In the end, THE BETTY PAGES, and everybody else who hopped on the bandwagon caused ripples felt around the world. The 1950s sexual style rediscovered, an appealing naughty decadence, lurking a fraction of an inch below fabric a fraction of an inch thick. Her strumpet costume hidden, like her strumpet side, a fraction of an inch below the surface. Lingerie, which had won the disinterest of women decades past the sexual revolution, was not a point of focus now. Images from the ‘50s which would have been improper for men to enjoy, and absolutely forbidden for women. After all, what kind of woman gets-off by looking at gorgeous women in hot foundation garments, or, gasp, even HALF-NAKED? “L” word. Wink.
Just as the young women of the early ‘60s seized their sexual autonomy with the pill, and late-‘80s and early-‘90s females claimed their sexual style, via Betty Page and her fashion sense. Undergarments were now something to wear during sex, rather than discarding before. The proud foundation of a wardrobe, rather than some anonymous base. “Not only am I me on my outside, check out the inside me!”
If the lady wanted to get spicy, she’d reveal a taste of it through her outerwear, and in doing so enjoyed a teasing flirtation with a man or a woman. Something else missing for decades: Tease.
I suppose burned-bra nipples showing through thin fabric was a little bit like this, complicated by the idea that she probably wasn’t wearing panties, but sometimes more is more. The top of that stocking defines the curve of the leg. The bra defines the curve of the ribcage and chest. For the new guys, it was like discovering sexual 3-D. As or the old-timers: “I remember that!”
Even if a lady hadn’t had any contact with Bettymania, she’d seen lots of hair dyed black and cut into bangs, and considered how she’d look with the style. And like stones in a pond of water, the rings spread far, and intersected each other often.
So-called High Fashion quickly picked up on the look, and designers went nuts coming up with their versions of ‘50s fetish wear. My guess is many of the outfits had been floating through designer skulls for years without a venue. The result was runway couture dripping with sex and style, and the magazines and newspapers immediately picked-up on the latest trend.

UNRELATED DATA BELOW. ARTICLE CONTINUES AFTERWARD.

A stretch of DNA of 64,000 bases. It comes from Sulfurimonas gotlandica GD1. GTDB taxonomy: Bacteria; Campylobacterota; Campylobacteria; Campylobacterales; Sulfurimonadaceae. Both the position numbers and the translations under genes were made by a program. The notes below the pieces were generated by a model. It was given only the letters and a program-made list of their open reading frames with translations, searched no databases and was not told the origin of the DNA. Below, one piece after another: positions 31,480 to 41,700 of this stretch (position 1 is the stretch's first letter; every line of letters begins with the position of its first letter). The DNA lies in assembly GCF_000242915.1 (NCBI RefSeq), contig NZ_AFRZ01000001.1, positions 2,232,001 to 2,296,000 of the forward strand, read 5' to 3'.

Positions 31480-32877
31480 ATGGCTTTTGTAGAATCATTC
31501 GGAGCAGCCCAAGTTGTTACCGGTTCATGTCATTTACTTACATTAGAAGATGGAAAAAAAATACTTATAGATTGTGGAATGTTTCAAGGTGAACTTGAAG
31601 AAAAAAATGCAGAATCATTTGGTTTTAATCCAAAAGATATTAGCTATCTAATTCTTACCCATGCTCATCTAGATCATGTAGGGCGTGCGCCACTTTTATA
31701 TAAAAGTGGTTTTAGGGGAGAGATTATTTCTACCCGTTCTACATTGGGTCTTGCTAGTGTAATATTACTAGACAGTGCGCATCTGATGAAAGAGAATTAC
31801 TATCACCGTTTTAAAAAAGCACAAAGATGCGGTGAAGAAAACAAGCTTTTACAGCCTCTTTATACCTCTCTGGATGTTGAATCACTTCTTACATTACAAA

Bettymania crossed all boundaries. Goth kids liked the black outfits, Rock-a-billies enjoyed the retro aspect, B&D enthusiasts found a new lodge, and the casual viewer got off on a fresh look at sexuality. In a world so intent on showing you the most intimate details of every intimate act, it was something new, and everybody likes something new.
It hit a note.
Few men get to. Most men never do.
In the end, and I write this with no humility whatsoever, I was one of a handful of men who changed sexuality during the 20th century.
Not to say I have the skill, business sense, or brains of Kinsey, Hefner, Guccionne, or Flynt, even close. I’m simply contending that through fate and timing, my contributions to 20th century sexuality land me near the top five.
At least nobody has come up to me and quizzed, “Hey, didn’t you used to be Greg Theakston?’
People assumed that because it was on the world radar, I was making millions. During the six years I was involved with the Betty Page story I made an estimated $150,000 hard earned exploitation bucks. Sub-divide that by six years worth of effort and you get about $25,000 a year, sub-divided again that’s under $500 bucks a week.
Now, subtract the ten percent $15,000 I sent to Betty at the end, and the figure begins to stink like minimum wage always does.
Still, fame and fortune was never my intent, though the small taste of the former was nice. The upside was that I got to explore a great mystery on my own time, got to meet many new heroes and a handful of villains, and chart history where no man had gone before, and that’s very hard to find. Not much of the modern world is uncharted, though new news about unknown stuff continues to surface every day.
New truth at minimum wage?
That’s very hard to find.